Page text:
The Electoral Commission of Queensland will forgo electronic voting for the next state election, sidelining plans to develop a system as a result of legislative restrictions in the state.
The commission allocated $960,000 in funding late last year for research into technology to assist voting for the blind and vision impaired, following similar projects in NSW and Victoria ahead of their respective elections.
However, the funding has so far remained unused. Electoral Commissioner for Queensland, David Kerslake, told Computerworld Australia that the project was dependent on changes in state legislation which, even if made this year, would not provide enough time for system development ahead of the next election sometime early in 2012.
“If the legislation was brought in at this point it would be too late to develop a system in time for the next state election,” Kerslake said. “We don’t have a fixed term election in Queensland, so if we knew when it was scheduled we might go ahead and get it ready but we don’t so we need to get our systems in place and lock them down in readiness.”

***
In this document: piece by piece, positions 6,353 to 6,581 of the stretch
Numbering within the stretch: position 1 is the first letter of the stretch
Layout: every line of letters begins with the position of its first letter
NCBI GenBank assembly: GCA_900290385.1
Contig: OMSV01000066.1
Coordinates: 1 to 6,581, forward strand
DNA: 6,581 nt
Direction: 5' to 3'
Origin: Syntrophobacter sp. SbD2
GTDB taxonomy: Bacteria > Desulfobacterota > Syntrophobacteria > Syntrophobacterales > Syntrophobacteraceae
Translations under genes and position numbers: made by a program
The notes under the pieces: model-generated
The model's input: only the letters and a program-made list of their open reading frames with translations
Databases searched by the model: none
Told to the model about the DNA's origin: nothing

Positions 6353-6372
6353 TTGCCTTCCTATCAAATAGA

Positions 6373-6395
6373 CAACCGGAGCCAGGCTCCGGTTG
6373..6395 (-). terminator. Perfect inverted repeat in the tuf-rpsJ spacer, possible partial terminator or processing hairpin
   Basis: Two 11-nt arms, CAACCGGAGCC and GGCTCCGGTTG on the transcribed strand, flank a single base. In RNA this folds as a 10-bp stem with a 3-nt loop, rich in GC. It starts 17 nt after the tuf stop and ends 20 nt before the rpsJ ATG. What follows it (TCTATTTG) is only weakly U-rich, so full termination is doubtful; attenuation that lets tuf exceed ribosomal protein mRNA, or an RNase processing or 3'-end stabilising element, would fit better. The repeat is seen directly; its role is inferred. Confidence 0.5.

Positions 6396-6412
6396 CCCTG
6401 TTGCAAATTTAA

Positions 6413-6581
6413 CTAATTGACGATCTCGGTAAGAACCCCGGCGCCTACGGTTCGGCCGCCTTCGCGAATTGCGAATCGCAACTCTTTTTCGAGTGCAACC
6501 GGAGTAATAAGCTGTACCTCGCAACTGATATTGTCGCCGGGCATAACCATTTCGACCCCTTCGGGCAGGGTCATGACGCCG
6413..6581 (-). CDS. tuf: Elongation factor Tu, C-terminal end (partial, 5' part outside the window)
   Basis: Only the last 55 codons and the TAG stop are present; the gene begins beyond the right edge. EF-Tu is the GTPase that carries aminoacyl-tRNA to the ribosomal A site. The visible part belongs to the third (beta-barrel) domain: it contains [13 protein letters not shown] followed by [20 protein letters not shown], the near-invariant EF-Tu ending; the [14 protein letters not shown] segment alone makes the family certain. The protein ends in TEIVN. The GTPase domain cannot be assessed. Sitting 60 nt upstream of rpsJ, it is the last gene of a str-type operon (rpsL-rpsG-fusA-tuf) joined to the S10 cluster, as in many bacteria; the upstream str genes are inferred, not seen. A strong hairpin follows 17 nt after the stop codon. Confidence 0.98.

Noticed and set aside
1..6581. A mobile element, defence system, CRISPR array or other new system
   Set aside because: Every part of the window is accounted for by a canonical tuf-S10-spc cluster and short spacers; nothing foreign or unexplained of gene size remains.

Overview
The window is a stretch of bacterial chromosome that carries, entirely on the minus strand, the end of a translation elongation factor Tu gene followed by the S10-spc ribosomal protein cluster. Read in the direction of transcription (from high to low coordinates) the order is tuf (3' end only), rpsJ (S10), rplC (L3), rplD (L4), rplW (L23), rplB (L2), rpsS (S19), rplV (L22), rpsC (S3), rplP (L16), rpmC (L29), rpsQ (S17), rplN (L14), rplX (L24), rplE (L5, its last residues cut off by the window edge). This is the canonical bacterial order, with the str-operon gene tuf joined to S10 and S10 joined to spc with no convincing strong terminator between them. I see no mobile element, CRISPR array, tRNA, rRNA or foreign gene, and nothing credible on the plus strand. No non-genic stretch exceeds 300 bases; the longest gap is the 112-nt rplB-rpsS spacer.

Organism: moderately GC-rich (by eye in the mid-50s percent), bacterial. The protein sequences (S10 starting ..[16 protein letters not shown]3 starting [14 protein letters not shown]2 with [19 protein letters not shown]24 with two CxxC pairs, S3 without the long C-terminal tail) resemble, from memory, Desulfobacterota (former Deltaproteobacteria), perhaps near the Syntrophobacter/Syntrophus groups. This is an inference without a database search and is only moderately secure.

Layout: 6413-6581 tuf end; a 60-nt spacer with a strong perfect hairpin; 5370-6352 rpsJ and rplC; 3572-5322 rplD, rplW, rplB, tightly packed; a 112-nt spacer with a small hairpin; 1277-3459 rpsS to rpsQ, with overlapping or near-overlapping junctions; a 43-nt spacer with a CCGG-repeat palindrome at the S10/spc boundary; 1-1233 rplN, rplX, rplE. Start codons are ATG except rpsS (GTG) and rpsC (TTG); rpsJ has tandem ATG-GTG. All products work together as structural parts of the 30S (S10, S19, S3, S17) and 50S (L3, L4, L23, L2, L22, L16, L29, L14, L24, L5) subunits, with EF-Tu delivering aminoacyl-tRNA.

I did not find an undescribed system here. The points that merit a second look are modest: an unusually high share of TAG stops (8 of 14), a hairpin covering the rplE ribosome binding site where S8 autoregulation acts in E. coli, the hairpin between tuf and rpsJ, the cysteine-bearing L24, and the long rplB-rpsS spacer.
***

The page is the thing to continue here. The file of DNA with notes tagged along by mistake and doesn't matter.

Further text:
Despite lack of legislation, Kerslake said the commission remained keen to introduce electronic voting in the state. The allocated funds would likely be used to contribute toward the development of systems for future elections.
“It would be irresponsible of me to spend that amount of taxpayers’ money to develop a system while not having the legislative power to implement it,” Kerslake said.
A future system would likely be developed in collaboration with other states, the commissioners of which are scheduled to meet in the latter half of the year. According to Kerslake, the commission is keen to take from their experience, which in NSW was met with record participation
“If other states are willing participants in working on projects then we might be able to come up with better systems and cheaper systems by working together rather than independently and I certainly hope we can work together with some other electoral commissions to develop those systems,” Kerslake said.
Further consultations with blind and vision impaired groups is also an essential step in the process, said Kerslake, in order to gauge requirements and what technologies they have available in their own homes.
“Once the legislation is in place, we will go ahead to develop a system and we have funds set aside to assist in doing that but we won’t be able to do that in time for the next election,” he said.
The commission’s e-voting efforts follow those of the Victorian Electoral Commission, which which implemented its own system prior to the state election in November last year. The NSW Electoral Commission has also successfully implemented an e-voting system, iVote, used last month by more than 46,000 voters.
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